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Why Intel's Move Into Discrete Graphics Cards Is a Waste of Time

Harsh Chauhan, The Motley Fool

It will be an understatement to say that Intel (NASDAQ: INTC) is in a state of disarray. Its core markets are being attacked from several angles, its latest chip architecture has been delayed (yet again), and the company has been left rudderless after the resignation of Brian Krzanich. But there's still a lot that could go wrong for Intel in addition to all of these problems.

The company recently revealed that it plans to launch its first discrete graphics card by 2020. But even if Intel hits the promised timeline and actually manages to get a discrete GPU (graphics processing unit) on the market, I believe that it won't be able to make a big dent in this space. Its foray into discrete GPUs could, at best, turn out to be an exercise in futility.

Drones making an Intel logo in the sky.

Image Source: Intel.

Intel may have already missed the bus

Graphics card specialists NVIDIA (NASDAQ: NVDA) and Advanced Micro Devices (NASDAQ: AMD) have been plying their trade in the GPU market for a very long time now. Both of these companies have poured research and development (R&D) dollars into their GPU architectures and are currently preparing for another generational leap.

For instance, NVIDIA's Turing GPUs are expected to succeed the existing Pascal architecture this year. Now, there's a lot of speculation about the process node on which the Turing architecture will be based. The general consensus among industry watchers suggests that it could probably be based on a 12-nanometer process node as compared to the current generation's 16 nm and 14 nm nodes.

A smaller process node allows the chipmaker to pack more processing power into a smaller footprint, leading to lower production costs and more power efficiency. Now, the jump to 12 nm won't be a huge generational leap over the current architecture, but it sets NVIDIA up to eventually move to a more efficient 7 nm process node from Taiwan Semiconductor Manufacturing Company.

However, there are rumors that suggest NVIDIA is skipping the 12 nm process altogether and moving to 7 nm. But even if NVIDIA sticks to 12 nm first, we can assume that the graphics specialist will be able to roll out cards based on the more efficient 7 nm manufacturing platform by 2020. This is because NVIDIA usually releases new products every two years. Meanwhile, AMD recently showcased a 7 nm Vega GPU for use in servers and powerful workstations.

AMD will eventually bring this architecture to the consumer GPU market as well sometime next year. Intel, however, is probably waiting for its 10 nm process node to materialize so that it can compete against these upcoming chips. But the problem is that Intel has run into consistent delays with this technology.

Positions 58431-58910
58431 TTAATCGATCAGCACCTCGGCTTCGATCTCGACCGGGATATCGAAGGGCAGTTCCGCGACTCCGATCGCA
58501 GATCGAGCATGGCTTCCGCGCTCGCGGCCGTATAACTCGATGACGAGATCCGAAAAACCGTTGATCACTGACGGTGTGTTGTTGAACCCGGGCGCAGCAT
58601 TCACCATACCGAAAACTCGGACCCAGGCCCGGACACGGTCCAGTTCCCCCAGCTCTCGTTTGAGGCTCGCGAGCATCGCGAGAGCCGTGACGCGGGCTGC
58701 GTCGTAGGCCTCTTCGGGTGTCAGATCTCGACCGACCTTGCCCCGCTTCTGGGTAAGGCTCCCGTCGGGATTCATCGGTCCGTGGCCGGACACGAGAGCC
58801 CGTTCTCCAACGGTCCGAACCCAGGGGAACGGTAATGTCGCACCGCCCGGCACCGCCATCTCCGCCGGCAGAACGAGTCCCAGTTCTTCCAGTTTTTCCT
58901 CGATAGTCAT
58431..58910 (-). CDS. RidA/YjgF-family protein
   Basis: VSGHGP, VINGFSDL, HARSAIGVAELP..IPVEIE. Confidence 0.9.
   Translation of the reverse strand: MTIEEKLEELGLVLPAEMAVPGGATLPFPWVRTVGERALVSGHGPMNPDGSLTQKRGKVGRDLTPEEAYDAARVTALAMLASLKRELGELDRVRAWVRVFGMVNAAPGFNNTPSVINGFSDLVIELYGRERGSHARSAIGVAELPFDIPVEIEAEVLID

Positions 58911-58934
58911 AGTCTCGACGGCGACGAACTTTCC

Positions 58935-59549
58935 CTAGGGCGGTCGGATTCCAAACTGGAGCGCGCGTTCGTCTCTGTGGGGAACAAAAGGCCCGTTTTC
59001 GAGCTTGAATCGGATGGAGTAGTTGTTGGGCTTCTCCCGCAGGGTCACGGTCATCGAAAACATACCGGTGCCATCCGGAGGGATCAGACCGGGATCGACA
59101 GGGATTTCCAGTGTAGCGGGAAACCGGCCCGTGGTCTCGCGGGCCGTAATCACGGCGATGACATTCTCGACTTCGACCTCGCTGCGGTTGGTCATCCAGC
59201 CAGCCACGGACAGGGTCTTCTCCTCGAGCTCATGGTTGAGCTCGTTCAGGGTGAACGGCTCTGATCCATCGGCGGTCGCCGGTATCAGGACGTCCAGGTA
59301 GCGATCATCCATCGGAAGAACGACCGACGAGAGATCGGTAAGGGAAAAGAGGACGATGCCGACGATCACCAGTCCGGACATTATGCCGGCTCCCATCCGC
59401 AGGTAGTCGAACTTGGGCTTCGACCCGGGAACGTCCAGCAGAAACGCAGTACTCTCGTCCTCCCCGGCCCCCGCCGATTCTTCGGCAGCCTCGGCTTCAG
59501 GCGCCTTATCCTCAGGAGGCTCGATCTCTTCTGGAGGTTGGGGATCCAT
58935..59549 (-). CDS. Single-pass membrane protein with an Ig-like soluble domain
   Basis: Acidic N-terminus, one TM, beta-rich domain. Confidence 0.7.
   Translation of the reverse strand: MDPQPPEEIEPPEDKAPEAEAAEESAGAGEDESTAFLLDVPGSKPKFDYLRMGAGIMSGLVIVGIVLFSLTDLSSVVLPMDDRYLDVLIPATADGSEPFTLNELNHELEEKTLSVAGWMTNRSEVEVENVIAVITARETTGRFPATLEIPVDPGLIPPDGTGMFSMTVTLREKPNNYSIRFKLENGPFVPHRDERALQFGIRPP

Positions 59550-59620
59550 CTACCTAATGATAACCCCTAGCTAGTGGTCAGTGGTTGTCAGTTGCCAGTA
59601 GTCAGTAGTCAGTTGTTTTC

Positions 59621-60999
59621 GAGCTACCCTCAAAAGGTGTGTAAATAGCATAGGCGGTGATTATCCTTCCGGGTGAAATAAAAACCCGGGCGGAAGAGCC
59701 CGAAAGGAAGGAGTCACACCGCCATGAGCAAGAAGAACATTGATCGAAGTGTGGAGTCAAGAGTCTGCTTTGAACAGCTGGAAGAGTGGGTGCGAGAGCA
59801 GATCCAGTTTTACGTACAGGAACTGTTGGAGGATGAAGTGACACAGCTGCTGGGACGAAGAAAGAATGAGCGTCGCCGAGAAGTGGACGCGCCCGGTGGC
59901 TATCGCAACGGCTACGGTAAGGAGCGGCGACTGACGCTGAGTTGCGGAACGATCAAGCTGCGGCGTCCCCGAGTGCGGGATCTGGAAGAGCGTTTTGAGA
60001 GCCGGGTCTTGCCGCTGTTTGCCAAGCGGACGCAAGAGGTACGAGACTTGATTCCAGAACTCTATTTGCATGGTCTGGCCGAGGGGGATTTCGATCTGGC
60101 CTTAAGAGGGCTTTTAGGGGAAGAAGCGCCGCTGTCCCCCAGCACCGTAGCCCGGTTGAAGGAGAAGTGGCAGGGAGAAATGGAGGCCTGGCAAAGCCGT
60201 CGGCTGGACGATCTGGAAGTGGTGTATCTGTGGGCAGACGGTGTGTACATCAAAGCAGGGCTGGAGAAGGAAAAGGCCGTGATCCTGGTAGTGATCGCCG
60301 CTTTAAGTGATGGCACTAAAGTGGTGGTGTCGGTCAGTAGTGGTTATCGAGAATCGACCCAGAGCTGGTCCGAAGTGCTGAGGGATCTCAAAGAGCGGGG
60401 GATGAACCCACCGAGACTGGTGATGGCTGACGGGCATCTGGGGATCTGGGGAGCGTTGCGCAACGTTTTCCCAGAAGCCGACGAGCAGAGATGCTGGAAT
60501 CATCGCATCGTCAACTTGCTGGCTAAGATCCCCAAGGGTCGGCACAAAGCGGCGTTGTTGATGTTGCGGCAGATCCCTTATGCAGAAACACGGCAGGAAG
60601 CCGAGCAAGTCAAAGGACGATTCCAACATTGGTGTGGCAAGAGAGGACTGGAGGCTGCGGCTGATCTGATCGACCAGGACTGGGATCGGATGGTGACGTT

Provided Intel manages to hit its timeline and launches 10 nm parts by 2020, it still won't be offering anything new over what NVIDIA and AMD would be at that time. This will make it difficult for Intel to score customers for its discrete GPUs given the dominance that its rivals have already established in this space.

Knocking NVIDIA off its perch won't be easy

NVIDIA currently commands nearly two-thirds of the GPU market, as per Jon Peddie Research. It won't be losing its stronghold anytime soon thanks to its solid presence in both emerging and developed markets.

NVIDIA's emerging market base has increased at a very impressive annual pace of 40% over the past five years, while developed markets have also clocked an envious 28% growth rate. This has helped the company establish a solid installed base of users who will likely upgrade to its subsequent GPU generations thanks to technology advancements such as ray tracing.

In fact, NVIDIA claims that just 30% of its installed base is currently on the latest Pascal platform, while the remaining uses older-generation GPUs. So the company has a big opportunity to sell more GPUs as its installed base upgrades to new platforms that come out in the next couple of years. Given that an average GPU is expected to provide service inside a PC for an average of three years, NVIDIA looks all set to lap up most of the addressable market as it launches its more advanced GPU technology before Intel does.

Intel is wasting time

It will be extremely difficult for Intel to crack the dominance of its rivals in the discrete GPU market given the massive technology and time lead that they enjoy. The company is better off focusing on other areas such as field-programmable gate arrays and server chips, two markets where it has a realistic chance of making it big but faces severe competition from the likes of Xilinx and AMD.

In all, Intel could be making a big mistake by turning its attention toward a market that's already notoriously competitive, as this could cause it to lose sight of the more important opportunities that it's sitting on.

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Harsh Chauhan has no position in any of the stocks mentioned. The Motley Fool owns shares of and recommends Nvidia. The Motley Fool has a disclosure policy.